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Corporate Social Responsibility

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Corporate Social Responsibility

Doing the Most Good for Your Company and Your Cause


15 min read
10 take-aways
Audio & text

What's inside?

At last, a reference book for corporate charity: Why doing well by doing good now takes much more than writing a check.

Editorial Rating



  • Innovative
  • Applicable


The days of corporate irresponsibility are past. The public now expects companies to behave according to a higher social standard. And guess what - operating a business built on socially responsible principles pays off. Decision makers at companies large and small are learning that when they build their businesses according to the dictates of social conscience, they reap rewards such as increased profits, an improved corporate image and happier employees. And, they sleep better at night. Author and marketing expert Philip Kotler and social marketing consultant Nancy Lee describe six ways you can develop and implement a corporate social program. They clearly explain and analyze each initiative in its own chapter, including illustrative examples of successful campaigns from leading companies such as Ben & Jerry’s, The Body Shop and American Express. Their methods do overlap and they are, at times, redundant. Yet the points are important enough to bear repeating. thinks every professional whose company is engaged in corporate social marketing - or needs to be - will find a treasure trove of applicable information in this book.


Traditional Giving

Prior to the 1990s, most U.S. corporations that participated in philanthropy simply gave away money. They spread their charitable dollars among a variety of nonprofits. Firms generally made short-term commitments and avoided controversial issues or any public concerns that were associated with their products. Senior executives or boards usually decided which organizations a company would support, and they did not integrate giving programs with their overall corporate strategies. Times have changed.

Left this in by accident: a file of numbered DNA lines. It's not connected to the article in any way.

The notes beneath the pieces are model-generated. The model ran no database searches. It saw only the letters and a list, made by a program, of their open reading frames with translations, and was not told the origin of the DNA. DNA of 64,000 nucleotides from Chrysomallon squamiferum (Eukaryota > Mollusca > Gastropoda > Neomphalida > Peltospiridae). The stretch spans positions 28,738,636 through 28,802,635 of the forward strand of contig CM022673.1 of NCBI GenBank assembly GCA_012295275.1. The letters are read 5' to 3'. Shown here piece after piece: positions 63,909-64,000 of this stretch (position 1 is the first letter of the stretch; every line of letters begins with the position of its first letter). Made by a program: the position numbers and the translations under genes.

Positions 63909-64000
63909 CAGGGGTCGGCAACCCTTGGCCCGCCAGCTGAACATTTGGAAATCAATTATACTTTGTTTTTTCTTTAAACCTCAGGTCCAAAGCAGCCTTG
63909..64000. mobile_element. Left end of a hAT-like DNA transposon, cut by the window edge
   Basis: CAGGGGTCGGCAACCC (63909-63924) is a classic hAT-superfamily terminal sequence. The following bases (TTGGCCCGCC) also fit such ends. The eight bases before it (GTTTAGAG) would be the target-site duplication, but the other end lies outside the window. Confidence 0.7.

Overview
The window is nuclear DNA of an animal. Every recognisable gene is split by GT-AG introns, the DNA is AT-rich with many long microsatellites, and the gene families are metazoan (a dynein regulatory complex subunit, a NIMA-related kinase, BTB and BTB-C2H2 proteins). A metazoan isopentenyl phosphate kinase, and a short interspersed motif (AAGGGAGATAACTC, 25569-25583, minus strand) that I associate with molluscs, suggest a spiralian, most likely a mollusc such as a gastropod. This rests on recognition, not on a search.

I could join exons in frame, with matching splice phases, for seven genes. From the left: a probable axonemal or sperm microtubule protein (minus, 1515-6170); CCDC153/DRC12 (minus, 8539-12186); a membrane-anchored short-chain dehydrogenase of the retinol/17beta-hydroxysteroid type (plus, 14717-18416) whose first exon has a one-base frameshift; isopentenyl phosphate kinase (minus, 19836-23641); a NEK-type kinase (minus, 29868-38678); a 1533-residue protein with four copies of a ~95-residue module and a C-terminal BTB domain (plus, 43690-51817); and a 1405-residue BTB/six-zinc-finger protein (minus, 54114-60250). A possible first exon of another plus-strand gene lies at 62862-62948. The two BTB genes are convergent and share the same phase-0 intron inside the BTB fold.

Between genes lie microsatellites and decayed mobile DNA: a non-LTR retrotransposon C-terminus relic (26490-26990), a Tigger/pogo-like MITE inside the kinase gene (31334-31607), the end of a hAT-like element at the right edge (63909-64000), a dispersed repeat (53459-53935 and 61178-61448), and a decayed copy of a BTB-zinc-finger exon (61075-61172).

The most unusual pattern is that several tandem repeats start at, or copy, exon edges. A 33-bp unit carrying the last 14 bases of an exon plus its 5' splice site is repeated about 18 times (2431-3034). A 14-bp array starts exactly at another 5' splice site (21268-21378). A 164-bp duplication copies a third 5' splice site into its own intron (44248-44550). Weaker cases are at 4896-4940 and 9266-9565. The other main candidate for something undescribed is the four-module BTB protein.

A Shift in Strategy

In the 1990s, companies began to regard philanthropy in strategic terms rather than seeing it as an obligation. Firms became aware of the benefits of social initiatives, including

  • "Increased sales and market share."
  • "Strengthened brand positioning."
  • "Enhanced corporate image and clout."
  • "Increased ability to attract, motivate and retain employees."
  • "Decreased operating costs."
  • "Increased appeal to investors and financial analysts."

The subsequent new model for corporate social responsibility included these elements:

  • Selecting initiatives to support business...

About the Authors

Philip Kotler is professor of international marketing at the Kellogg School of Management at Northwestern University. His books include the authoritative Marketing Management. He also has written more than 100 business journal articles. Nancy Lee is an adjunct professor at the University of Washington and Seattle University, and heads a firm specializing in marketing for public agencies and nonprofit organizations.

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